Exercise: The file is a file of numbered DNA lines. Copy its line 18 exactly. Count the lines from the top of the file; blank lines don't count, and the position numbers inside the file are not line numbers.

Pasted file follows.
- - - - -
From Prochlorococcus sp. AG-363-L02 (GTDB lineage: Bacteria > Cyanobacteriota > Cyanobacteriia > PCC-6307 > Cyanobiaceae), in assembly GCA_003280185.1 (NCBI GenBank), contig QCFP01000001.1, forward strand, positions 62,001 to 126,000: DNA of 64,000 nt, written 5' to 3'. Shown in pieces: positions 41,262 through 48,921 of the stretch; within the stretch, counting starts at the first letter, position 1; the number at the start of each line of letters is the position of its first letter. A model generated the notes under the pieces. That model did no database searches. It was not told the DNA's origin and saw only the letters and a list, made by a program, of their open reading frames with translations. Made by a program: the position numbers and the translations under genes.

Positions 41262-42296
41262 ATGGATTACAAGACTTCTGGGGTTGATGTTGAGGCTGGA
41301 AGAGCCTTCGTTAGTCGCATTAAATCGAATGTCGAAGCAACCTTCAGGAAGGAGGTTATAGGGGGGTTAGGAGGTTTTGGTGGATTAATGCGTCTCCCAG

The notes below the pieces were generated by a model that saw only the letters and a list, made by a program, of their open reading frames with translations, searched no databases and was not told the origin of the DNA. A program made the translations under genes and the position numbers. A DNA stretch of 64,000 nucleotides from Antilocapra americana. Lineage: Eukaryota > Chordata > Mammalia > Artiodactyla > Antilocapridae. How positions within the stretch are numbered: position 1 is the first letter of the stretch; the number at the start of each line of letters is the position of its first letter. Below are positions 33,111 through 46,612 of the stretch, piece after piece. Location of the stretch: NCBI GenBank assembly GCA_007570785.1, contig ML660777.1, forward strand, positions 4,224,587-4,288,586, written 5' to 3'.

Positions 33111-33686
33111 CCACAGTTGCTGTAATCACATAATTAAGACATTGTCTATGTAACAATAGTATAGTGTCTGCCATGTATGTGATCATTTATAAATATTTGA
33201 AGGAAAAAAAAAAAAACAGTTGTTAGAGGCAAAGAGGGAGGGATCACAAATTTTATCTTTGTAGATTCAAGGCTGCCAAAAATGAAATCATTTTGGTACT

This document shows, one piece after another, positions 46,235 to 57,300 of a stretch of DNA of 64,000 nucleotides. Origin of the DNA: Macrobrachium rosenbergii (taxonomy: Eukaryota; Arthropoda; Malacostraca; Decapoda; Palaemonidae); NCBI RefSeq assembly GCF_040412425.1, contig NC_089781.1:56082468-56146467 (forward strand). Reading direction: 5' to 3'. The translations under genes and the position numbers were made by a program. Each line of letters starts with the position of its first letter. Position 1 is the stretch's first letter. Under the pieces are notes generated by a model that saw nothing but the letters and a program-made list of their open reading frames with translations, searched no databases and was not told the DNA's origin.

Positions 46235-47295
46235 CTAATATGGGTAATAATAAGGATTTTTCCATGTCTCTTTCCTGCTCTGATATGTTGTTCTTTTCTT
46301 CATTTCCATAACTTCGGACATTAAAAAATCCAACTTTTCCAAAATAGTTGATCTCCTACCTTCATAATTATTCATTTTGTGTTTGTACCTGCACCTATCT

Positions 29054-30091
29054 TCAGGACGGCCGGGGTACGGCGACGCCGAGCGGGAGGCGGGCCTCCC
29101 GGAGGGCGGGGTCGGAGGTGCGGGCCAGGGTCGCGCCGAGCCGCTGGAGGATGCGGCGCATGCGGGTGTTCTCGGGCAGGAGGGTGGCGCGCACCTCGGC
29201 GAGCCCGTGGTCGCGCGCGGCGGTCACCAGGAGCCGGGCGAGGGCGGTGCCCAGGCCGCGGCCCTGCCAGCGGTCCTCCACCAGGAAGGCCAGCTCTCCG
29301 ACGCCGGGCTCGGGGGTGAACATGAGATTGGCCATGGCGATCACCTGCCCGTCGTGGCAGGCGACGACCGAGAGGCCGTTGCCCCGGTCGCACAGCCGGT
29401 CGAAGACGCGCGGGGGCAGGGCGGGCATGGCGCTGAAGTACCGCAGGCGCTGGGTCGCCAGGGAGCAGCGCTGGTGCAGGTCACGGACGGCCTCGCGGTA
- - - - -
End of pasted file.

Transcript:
29401 CGAAGACGCGCGGGGGCAGGGCGGGCATGGCGCTGAAGTACCGCAGGCGCTGGGTCGCCAGGGAGCAGCGCTGGTGCAGGTCACGGACGGCCTCGCGGTA